Unexpected health allies can often be found among the supermarket aisles. In fact, nutrition is one of the most important tools we have for staying fit. Even if we eat a healthy diet, there is always something new to learn. For example, we could use Jerusalem artichoke to fight osteoporosis, hyperglycemia, and cholesterol. Similarly, there is another vegetable that we could incorporate into our diet to reap the benefits. This unusual vegetable, which is high in potassium, vitamin C, and antioxidants, may help us digest better. First, horseradish is high in beta-carotene, a protein that promotes tanning and is a precursor to vitamin A.
Furthermore, 15 g of horseradish contains 37 mg of potassium, as well as significant amounts of calcium, phosphorus, and magnesium. Not to mention that horseradish contains vitamin C.Horseradish, due to these and other macronutrients, may promote diuresis and digestion, resulting in an increase in appetite. It would also have anti-inflammatory, antioxidant, and relaxing properties. At the same time, it is best to avoid eating horseradish during sensitive stages of life, such as pregnancy, breastfeeding, and before the age of four. Furthermore, it may cause complications in the case of intestinal diseases, infections, or inflammation, as well as kidney problems.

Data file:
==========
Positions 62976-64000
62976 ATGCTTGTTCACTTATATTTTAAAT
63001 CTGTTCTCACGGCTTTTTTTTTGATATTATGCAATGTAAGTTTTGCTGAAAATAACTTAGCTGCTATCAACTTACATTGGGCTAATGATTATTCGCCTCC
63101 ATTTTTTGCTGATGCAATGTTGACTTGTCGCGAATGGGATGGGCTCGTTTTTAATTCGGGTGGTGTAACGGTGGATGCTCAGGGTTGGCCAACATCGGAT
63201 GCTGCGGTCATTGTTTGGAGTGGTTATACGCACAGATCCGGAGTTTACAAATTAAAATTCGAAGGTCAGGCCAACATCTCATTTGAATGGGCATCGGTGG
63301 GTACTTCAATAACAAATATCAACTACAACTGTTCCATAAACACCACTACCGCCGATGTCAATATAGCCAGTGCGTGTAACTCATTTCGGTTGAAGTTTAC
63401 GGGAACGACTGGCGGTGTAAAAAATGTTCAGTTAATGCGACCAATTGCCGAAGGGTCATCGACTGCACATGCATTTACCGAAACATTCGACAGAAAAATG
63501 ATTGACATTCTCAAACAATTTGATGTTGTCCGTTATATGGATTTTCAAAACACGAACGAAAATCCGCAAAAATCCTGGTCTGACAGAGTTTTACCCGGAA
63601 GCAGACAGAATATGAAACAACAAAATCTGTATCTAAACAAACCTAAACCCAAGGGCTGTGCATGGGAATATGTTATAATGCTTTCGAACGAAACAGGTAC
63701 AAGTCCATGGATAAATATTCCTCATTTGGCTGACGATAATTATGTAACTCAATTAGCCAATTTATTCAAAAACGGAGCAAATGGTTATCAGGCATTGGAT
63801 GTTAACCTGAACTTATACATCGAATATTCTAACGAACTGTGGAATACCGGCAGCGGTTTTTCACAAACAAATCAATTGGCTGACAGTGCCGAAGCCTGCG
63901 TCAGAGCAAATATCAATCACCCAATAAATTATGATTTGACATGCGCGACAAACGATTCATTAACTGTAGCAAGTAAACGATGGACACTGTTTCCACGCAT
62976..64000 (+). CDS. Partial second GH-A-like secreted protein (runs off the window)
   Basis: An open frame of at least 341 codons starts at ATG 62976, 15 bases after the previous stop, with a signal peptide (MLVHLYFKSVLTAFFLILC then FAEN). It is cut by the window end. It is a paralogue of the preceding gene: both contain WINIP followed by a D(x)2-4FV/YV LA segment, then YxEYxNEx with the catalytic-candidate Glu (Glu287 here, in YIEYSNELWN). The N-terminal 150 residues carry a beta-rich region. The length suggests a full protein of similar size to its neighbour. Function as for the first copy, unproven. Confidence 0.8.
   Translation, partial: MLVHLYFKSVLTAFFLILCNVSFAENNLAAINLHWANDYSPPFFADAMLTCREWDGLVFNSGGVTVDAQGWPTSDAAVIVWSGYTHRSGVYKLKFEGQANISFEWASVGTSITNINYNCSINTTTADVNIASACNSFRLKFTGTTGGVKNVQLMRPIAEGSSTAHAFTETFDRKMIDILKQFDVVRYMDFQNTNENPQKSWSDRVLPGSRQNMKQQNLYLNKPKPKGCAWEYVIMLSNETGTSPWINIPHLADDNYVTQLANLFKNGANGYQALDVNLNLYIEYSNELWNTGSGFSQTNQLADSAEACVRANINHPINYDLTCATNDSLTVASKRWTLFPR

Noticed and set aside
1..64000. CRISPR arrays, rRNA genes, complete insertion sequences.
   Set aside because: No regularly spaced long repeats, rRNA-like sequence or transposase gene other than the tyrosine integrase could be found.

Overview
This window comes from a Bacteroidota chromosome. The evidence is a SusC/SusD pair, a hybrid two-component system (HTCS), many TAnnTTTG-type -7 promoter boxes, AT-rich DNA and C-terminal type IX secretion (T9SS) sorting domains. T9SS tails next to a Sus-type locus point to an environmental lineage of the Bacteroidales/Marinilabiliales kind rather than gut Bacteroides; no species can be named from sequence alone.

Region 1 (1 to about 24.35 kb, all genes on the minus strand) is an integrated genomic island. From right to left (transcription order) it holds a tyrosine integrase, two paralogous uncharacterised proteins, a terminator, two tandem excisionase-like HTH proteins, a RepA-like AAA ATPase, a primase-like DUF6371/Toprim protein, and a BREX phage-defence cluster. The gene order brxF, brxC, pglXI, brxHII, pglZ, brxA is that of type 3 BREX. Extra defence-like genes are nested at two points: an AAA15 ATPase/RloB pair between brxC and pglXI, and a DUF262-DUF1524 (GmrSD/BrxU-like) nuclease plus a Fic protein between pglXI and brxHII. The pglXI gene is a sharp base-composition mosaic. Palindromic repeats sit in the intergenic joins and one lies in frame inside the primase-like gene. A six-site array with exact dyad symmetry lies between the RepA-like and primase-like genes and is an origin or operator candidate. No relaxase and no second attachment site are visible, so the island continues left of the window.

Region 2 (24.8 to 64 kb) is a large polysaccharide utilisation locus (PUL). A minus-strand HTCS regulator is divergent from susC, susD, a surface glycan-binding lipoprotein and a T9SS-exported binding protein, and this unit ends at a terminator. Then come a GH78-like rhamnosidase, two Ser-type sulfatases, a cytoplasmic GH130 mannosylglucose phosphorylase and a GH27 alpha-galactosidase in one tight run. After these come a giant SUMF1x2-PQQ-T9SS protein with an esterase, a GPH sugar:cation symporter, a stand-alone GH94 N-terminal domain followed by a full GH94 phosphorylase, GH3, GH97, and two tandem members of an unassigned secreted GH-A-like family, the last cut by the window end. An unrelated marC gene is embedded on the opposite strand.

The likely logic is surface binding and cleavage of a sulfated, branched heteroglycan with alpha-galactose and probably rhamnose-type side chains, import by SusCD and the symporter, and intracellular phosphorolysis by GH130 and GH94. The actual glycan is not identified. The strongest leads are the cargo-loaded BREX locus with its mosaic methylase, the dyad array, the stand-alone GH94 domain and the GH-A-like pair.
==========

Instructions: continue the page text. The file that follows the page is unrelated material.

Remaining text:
Furthermore, horseradish may interact with levothyroxine. As a result, if in doubt, it is always best to seek advice from your doctor first. How to Cook with HorseradishHorseradish’s pungent and fresh flavor makes it an ideal complement to dishes with strong and full-bodied flavors. It can, for example, soften and thicken boiled meat or fish roast.
For this reason, horseradish sauce, made from horseradish, salt, white vinegar, and sugar, is popular in some parts of northern Italy. In southern Italy, however, it is the foundation of the Aliano raffinate, a special omelet topped with raw horseradish. In fact, this root can be eaten both cooked and raw.
It is generally preferred to grate it to season meat, fish, or salad dishes when trying it raw. However, keep in mind that horseradish oxidizes quickly and changes color, so we’d better squirt some lemon juice on it. In addition, when it comes to using it in salads, we can use fresh horseradish leaves, which are especially abundant in the spring. To cook with it, however, a small amount can be used to flavor potato soups, for example. We can also marinate it, boil it, or make creams out of it. We can even make an infusion with a small amount of dried horseradish (about 2 grams). Another drink, a smoothie, or an extract based on horseradish, carrots, apples, and celery are also options.